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Lest he to Conrad rather should betray
Some secret thought, than drag that chief's to day.
There was a laughing Devil in his sneer,
That raised emotions both of rage and fear,
And where his frown of hatred darkly fell,
Hope withering fed.and Mercy sigh'd farewell!

Slight are the outward signs of evil thoughty
Within-within--'twas there the spirit wrought !
Love shows all changes_Hate, Ambition, Guile,
Betray no further than the bitter smile ;
The lip's least curl, the lightest paleness thrown
Along the govern'd aspect, speak alone
Of deeper passions, and to judge their mien,
He, who would see, must be himself unseen.
Then—with the hurried tread, the upward eye,
The clenched hand, the pause of agony,
That listens, starting, lest the step too near
Approach intrusive on that mood of fear :
Then—with each feature working from the heart,
With feelings loosed to strengthen—not depart:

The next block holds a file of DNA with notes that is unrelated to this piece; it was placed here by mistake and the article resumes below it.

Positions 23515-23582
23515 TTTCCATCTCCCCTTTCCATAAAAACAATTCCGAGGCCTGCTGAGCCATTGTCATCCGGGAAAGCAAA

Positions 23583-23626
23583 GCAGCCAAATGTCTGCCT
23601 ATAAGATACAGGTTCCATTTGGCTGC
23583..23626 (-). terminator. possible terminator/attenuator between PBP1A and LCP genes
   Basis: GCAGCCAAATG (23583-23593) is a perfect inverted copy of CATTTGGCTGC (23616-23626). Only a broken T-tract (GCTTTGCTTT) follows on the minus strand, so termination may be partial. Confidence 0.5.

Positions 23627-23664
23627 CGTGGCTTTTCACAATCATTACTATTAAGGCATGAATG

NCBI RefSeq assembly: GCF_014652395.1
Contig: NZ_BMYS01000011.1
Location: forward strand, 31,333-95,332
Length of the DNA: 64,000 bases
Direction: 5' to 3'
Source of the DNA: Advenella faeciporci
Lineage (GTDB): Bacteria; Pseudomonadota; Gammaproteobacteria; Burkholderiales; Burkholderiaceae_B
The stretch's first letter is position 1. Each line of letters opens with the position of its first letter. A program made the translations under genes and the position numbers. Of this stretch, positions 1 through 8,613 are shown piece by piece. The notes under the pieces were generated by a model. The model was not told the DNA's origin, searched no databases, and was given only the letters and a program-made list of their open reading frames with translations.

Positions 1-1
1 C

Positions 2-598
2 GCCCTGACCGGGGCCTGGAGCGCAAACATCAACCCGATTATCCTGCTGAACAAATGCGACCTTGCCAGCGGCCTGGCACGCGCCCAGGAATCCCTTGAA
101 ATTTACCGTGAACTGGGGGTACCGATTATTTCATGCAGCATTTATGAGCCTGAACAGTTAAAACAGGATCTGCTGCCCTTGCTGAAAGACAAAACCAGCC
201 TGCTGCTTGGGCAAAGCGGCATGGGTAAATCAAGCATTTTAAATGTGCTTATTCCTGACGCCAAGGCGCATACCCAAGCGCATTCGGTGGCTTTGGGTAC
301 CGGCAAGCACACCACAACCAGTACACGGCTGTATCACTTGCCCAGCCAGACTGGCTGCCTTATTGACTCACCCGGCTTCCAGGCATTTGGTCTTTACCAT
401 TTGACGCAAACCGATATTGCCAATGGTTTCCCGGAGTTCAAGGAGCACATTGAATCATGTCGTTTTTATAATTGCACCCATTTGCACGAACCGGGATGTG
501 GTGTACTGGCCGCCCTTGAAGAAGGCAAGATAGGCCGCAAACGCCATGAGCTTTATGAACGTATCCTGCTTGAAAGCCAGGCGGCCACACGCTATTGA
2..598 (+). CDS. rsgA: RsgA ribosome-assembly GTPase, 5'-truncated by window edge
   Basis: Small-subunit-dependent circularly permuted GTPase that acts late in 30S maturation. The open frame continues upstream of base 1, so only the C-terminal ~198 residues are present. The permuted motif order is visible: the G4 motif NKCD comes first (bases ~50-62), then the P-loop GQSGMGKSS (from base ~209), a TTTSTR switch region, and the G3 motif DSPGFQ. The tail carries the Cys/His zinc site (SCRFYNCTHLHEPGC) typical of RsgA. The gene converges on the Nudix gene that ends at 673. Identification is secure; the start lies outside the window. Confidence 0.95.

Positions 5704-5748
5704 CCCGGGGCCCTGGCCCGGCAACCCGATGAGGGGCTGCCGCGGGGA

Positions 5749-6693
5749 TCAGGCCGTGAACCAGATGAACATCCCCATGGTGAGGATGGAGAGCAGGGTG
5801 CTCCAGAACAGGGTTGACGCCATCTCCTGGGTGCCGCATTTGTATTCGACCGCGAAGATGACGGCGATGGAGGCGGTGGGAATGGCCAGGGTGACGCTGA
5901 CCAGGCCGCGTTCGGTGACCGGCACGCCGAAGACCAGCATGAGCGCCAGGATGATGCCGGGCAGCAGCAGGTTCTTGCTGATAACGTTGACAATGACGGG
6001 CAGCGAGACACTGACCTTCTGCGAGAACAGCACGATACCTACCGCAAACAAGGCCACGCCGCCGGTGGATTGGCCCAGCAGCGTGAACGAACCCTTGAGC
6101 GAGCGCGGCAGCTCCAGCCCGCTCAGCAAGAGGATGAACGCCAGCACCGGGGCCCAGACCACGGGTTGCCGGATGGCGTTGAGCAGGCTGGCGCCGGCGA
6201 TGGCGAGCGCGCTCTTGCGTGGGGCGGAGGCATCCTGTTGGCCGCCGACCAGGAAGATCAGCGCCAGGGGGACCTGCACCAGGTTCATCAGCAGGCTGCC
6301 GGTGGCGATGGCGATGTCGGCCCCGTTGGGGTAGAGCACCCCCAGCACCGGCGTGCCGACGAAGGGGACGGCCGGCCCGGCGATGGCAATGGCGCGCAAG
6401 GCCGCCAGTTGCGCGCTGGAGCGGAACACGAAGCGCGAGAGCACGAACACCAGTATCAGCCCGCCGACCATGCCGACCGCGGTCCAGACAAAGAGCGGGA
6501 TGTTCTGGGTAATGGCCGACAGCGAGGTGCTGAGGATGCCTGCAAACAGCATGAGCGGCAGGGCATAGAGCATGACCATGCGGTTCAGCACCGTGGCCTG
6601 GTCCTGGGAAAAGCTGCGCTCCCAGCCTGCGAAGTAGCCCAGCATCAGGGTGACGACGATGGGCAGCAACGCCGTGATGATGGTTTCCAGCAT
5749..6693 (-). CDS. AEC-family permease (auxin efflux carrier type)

That rise-convulse-contend--that freeze, or glow,
Flush in the cheek, or damp upon the brow;
Then-Stranger ! if thou canst, and tremblest not,
Behold his soul-the rest that soothes his lot!
Mark-how that lone and blighted bosom sears
The scathing thought of execrated years !
Behold—but who hath seen, or e'er shall see,
Man as himself-the secret spirit free?

Yet was not Conrad thus by Nature sent To lead the guilty-guilt's worst instrumentHis soul was changed, before his deeds had driven Him forth to war with man and forfeit heaven. Warp'd by the world in Disappointment's school, In words too wise, in conduct there a fool;

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Too firm to yield, and far too proud to stoop,
Doom'd by his very virtues for a dupe,
He cursed those virtues as the cause of ill,
And not the traitors who betray'd him still;
Nor deem'd that gifts bestow'd on better men
Had left him joy, and means to give again.
Fear'd-shunned_belied_ere youth had lost her
He hated man too much to feel remorse, (force,
And thought the voice of wrath a sacred call,
To pay the injuries of some on all.
He knew himself a villain_but he deem'd
The rešt no better than the thing he seem’d,
And scorn'd the best as hypocrites who hid
Those deeds the bolder spirit plainly did.
He knew himself detested, but he knew
The hearts that loath'd him, crouch'd and dreaded too.
Lont, wild, and strange, he stood alike exempt
From all affection, and from all contempt:
His name could sadden, and his acts surprise ;